CMZoo Continues Conservation Support Despite Pandemic

January 28, 2021

Cheyenne Mountain Zoo’s conservation partners are still hard at work on the front lines, despite the pandemic that has slowed much of the world. The Zoo and our supporters continue to send funding to important efforts around the world, including Operation Twiga, a giraffe conservation project in Uganda, and Tsavo Trust, an elephant and rhino conservation organization in Kenya.

Operation Twiga began in 2016 to establish new populations of giraffe in safe habitats by translocating healthy, breeding giraffe from existing populations to form new herds in safer habitats.

“It takes a village to save giraffe,” said Stephanie Fennessy, Giraffe Conservation Foundation director. “Operation Twiga V is another conservation success realized by the Uganda Wildlife Authority in partnership with the Giraffe Conservation Foundation and financially supported by CMZoo, the Kratt family and many other donors.”

Thanks to CMZoo’s Quarters for Conservation program, whereby 75¢ from every admission to the Zoo is contributed to conservation, our guests are once again making an impact for wildlife and wild places. Although COVID-19 prevented CMZoo staff from attending the Operation Twiga V translocation, as they have in previous years, teams on the ground in Uganda continued this important work, with Operation Twiga V – the sixth giraffe conservation translocation.

Operation Twiga V (2020) was a continuation of Operation Twiga IV (2019). Both translocations contributed to populations in Pian Upe Wildlife Reserve, an historic habitat in Uganda where giraffe hadn’t existed for more than 20 years.

“We’re so grateful for our guests’ continued support of the Zoo, which allows us to continue supporting these important conservation efforts,” said Dr. Liza Dadone, vice president of mission and programs at CMZoo. “Last year, CMZoo assisted on-site with Operation Twiga IV, in Uganda, but because of COVID-19, we couldn’t attend this time. That’s another reason why it’s so valuable to continue partnering with front line organizations. They can keep the work going, and we can keep supporting them while we can’t be there with them.”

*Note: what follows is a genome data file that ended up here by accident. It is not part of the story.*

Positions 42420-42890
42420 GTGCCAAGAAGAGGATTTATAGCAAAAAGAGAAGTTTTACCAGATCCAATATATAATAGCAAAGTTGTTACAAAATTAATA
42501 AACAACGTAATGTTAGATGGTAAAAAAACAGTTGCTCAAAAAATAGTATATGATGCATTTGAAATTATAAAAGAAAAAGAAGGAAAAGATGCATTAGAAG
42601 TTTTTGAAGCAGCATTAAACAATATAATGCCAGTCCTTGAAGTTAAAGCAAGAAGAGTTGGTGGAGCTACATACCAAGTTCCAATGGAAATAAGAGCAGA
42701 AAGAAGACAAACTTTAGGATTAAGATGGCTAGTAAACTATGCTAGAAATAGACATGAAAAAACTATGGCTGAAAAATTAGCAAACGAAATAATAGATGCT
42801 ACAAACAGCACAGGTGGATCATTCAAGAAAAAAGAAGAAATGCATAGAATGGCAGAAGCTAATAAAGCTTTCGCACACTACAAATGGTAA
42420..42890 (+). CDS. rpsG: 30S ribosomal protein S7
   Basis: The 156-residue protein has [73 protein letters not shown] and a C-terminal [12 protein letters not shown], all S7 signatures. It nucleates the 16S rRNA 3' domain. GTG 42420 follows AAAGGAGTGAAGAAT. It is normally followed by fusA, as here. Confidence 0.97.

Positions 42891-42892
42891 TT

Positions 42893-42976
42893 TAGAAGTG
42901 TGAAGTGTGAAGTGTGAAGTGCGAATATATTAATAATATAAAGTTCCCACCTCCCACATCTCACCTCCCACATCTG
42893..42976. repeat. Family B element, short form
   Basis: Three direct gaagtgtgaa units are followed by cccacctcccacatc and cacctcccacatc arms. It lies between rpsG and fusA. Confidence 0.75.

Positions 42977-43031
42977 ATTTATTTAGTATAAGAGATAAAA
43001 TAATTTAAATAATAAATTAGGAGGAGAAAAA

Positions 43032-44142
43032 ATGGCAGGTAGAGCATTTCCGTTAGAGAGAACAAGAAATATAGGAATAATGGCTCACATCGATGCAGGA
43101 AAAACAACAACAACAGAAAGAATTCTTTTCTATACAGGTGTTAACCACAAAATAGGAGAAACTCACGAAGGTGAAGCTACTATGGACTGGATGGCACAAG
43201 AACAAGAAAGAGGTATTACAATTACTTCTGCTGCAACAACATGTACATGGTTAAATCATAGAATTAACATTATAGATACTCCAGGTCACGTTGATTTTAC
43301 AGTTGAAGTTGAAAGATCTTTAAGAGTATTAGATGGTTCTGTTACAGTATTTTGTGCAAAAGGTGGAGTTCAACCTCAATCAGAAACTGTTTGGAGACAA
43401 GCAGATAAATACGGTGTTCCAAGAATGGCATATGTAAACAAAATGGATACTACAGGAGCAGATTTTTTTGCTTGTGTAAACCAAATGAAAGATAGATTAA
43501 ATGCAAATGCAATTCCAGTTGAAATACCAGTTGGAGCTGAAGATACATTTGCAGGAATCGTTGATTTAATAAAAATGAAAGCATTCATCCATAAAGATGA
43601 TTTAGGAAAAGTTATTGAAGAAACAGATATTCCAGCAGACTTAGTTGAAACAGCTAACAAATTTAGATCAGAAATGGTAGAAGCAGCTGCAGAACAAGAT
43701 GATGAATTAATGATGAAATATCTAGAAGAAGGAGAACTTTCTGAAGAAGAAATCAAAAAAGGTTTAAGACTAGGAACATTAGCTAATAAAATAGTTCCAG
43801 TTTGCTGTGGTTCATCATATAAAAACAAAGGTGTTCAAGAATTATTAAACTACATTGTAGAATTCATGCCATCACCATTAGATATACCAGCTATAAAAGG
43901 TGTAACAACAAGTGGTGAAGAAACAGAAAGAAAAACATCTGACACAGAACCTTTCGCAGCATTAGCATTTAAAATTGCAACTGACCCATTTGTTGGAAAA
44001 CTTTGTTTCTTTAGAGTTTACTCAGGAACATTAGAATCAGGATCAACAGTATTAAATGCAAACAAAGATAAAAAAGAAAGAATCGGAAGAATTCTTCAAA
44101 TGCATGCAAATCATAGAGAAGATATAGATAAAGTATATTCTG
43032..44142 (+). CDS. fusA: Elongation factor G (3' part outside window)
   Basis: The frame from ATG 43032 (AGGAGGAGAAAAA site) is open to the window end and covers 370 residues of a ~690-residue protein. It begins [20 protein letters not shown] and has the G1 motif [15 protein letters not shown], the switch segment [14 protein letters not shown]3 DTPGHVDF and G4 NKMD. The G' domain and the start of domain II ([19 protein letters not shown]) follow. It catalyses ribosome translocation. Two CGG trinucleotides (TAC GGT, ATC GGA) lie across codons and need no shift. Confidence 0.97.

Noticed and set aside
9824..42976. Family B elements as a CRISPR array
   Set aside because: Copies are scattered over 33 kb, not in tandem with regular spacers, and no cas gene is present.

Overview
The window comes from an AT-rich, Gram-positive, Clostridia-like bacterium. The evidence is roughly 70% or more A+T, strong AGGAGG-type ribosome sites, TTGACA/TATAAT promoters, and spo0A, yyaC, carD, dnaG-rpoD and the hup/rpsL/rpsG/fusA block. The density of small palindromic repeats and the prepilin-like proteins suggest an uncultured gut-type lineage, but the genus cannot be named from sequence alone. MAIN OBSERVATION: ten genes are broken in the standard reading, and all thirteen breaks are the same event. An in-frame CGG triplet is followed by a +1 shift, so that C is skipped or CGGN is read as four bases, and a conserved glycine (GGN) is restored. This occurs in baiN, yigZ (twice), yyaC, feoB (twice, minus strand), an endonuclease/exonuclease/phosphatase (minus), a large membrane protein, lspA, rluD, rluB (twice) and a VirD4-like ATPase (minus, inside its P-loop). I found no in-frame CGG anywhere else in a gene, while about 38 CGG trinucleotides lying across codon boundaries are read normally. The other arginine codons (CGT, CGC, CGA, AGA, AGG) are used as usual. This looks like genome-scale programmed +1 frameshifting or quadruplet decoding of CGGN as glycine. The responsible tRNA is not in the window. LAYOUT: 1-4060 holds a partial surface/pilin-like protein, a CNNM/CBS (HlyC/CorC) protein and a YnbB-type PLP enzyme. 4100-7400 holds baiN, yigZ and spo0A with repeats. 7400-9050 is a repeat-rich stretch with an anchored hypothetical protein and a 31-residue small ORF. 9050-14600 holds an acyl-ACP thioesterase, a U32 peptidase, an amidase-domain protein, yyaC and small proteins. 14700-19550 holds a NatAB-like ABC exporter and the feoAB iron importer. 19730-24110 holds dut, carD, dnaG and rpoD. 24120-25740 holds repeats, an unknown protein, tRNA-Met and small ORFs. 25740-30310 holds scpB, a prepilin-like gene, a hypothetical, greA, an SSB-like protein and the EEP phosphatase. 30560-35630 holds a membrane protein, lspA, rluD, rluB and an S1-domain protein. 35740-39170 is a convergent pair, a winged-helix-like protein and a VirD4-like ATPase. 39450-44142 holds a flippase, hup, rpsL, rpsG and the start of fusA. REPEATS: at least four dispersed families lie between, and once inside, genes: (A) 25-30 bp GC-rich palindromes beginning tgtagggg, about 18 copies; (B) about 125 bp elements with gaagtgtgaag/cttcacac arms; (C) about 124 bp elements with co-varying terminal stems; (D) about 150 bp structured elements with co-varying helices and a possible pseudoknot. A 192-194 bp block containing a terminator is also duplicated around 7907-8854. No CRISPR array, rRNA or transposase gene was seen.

For more information about Operation Twiga V, please read this article from Giraffe Conservation Foundation.

Cheyenne Mountain Zoo’s Quarters for Conservation program also allowed us to send more support to Tsavo Trust – a field-based non-profit organization in Africa that uses aerial surveillance and on-the-ground field efforts to protect wildlife in Tsavo National Park, the largest national park in Kenya.
Richard Moller with community member of new water borehole
The organization was founded to help protect the last of the “big tuskers,” which are likely the last viable genetic pool of African elephants with tusks weighing more than 100 pounds each. The park is also home to a number of black rhino sanctuaries established by the Kenya Wildlife Service (KSW) and supported by the Zoological Society of London. The black rhino is critically endangered, due primarily to illegal poaching for their horns.

In partnership with the Kratt Family Foundation, CMZoo and its guests funded two clean water stations, known as boreholes, in communities near Tsavo National Park. The effort is a project under Tsavo Trust’s Community Conservancy Program. The program aims to improve local wildlife relations with local community members, by creating secure buffers bordering protected areas of Tsavo National Park. Tsave Trust also reaches out to nearby communities who have, “faced serious hardships, such as lack of water, food insecurity, and constant human-wildlife conflicts, resulting in a negative perception towards wildlife,” according to Tsavo Trust’s most recent conservation update to CMZoo.

The availability of clean drinking water improves the quality of life for members of these important nearby communities, and helps foster goodwill between Tsavo Trust and their neighbors, who can help save wildlife. Tsavo Trust representatives say the community members have been made aware that “the water has come from the elephants.”

Since 2008, CMZoo’s Quarters for Conservation program has helped guests send more than $3 million to conservation efforts around the world, and right here in Colorado. Every visit to CMZoo is conservation is action.

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